By Maynard & Sumner, LLC of Maynard & Sumner, LLC posted in Sex Crimes on Thursday, May 8, 2014.
On May 7, 2014, the Supreme Court of New Jersey heard oral argument on whether convicted sex offenders may represent themselves in their own civil commitment hearing. Defendant, known as D.Y., was convicted of first-degree aggravated sexual assault against a child in 1999. After having served fifteen (15) years in prison, and prior to being released, D.Y. must undergo a civil commitment hearing pursuant to the Sexually Violent Predator Act (SVPA). D.Y. wishes to represent himself at the hearing, however, the Attorney General’s Office opposes D.Y.’s request on the basis that it has never been done before.
Sexually Violent Predator Act allows civil commitment of certain sex offenders
The Sexually Violent Predator Act was enacted in 1999, in which certain individuals convicted of committing a sex crime may suffer from a mental illness or mental abnormality, thus necessitating treatment, and allowing the court to involuntarily commit the offender for such treatment. Pursuant to the Act, certain offenders who are deemed mentally ill and dangerous to oneself, others, or property may be involuntarily committed. Applicable sex crimes include:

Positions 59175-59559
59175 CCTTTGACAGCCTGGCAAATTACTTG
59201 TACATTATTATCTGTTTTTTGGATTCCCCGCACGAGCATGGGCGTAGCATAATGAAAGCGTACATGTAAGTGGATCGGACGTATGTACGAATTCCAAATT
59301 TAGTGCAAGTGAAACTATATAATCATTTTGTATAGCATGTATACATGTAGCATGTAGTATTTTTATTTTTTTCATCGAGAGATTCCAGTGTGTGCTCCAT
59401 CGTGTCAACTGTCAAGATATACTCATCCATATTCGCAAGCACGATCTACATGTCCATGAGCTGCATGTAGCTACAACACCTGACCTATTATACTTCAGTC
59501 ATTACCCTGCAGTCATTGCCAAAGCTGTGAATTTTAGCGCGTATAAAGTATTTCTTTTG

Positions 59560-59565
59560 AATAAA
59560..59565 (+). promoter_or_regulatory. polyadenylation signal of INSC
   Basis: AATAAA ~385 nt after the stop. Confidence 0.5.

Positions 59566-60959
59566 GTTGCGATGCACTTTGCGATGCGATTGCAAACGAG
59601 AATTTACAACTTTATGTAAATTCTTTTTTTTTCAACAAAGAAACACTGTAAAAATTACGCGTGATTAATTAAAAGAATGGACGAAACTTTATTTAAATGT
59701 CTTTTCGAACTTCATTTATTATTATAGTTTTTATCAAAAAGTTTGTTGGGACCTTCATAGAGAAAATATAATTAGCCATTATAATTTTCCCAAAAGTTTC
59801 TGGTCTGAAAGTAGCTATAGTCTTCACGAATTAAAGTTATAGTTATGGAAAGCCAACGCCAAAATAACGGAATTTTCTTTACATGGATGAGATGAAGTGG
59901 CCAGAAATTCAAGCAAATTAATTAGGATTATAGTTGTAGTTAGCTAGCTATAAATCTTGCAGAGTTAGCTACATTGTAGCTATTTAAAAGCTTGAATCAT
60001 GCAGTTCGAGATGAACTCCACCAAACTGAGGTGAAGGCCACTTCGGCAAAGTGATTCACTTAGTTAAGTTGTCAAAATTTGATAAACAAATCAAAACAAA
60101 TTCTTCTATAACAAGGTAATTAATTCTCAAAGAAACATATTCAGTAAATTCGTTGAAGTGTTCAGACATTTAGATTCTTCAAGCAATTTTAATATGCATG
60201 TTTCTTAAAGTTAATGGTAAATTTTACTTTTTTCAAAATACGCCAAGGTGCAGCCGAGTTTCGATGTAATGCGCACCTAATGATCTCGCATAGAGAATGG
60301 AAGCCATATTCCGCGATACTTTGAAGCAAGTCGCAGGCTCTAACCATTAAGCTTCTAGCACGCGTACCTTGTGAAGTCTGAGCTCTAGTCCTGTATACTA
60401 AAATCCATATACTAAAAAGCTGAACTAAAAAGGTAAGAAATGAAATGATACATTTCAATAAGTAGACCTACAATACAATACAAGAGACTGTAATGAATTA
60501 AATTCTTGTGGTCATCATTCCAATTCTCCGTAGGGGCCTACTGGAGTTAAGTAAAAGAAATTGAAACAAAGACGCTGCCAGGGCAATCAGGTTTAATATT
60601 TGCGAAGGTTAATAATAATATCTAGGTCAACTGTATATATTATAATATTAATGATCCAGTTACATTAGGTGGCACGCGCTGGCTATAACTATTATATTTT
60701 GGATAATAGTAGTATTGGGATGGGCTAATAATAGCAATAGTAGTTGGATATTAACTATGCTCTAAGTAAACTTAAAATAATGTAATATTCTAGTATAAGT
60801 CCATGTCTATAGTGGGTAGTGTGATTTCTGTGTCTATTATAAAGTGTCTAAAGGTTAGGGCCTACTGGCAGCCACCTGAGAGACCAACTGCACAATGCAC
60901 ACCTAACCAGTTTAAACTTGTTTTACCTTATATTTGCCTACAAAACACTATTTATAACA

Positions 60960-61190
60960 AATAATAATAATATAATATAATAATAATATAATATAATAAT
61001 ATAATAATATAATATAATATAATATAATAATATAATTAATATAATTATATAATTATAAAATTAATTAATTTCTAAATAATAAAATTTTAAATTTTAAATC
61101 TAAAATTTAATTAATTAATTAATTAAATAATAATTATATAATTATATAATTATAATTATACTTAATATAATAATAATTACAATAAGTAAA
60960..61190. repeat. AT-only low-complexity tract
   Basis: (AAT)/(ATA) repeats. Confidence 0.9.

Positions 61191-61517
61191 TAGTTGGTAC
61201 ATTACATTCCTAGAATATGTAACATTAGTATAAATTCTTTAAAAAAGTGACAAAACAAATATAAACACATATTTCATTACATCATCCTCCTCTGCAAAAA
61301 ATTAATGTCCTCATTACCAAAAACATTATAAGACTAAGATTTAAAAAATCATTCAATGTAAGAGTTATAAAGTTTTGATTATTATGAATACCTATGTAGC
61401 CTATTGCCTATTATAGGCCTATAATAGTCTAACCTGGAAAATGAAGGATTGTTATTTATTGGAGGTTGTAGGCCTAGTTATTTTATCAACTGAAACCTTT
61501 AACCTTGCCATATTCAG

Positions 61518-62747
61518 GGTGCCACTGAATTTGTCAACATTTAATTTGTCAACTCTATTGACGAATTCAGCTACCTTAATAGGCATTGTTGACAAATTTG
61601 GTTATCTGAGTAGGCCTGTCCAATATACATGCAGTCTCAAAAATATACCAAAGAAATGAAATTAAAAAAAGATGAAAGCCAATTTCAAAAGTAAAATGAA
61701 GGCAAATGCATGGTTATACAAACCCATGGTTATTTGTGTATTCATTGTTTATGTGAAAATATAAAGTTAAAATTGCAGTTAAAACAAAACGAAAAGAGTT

- Aggravated sexual assault
- Sexual assault
- Aggravated criminal sexual contact
- Certain kidnapping offenses
- Criminal sexual contact
- Murder, if the underlying crime is sexual assault
- An attempt to commit any of the above
Pursuant to New Jersey law, a “sexually violent predator” is defined as follows:
A person who has been convicted, adjudicated delinquent or found not guilty by reason of insanity for commission of a sexually violent offense, or has been charged with a sexually violent offense but found to be incompetent to stand trial, and suffers from a mental abnormality or personality disorder that makes the person likely to engage in acts of sexual violence if not confined in a secure facility for control, care, and treatment. N.J.S.A. 30:4-27.26.
In the case before the NJ Supreme Court, the sex offender wishes to represent himself at his own hearing. By law, the defendant is entitled to have an attorney appointed.
Source: “Court To Decide if Sex Offender Can Represent Self at Detention Hearing,” Michael Booth, New Jersey Law Journal, May 7, 2014.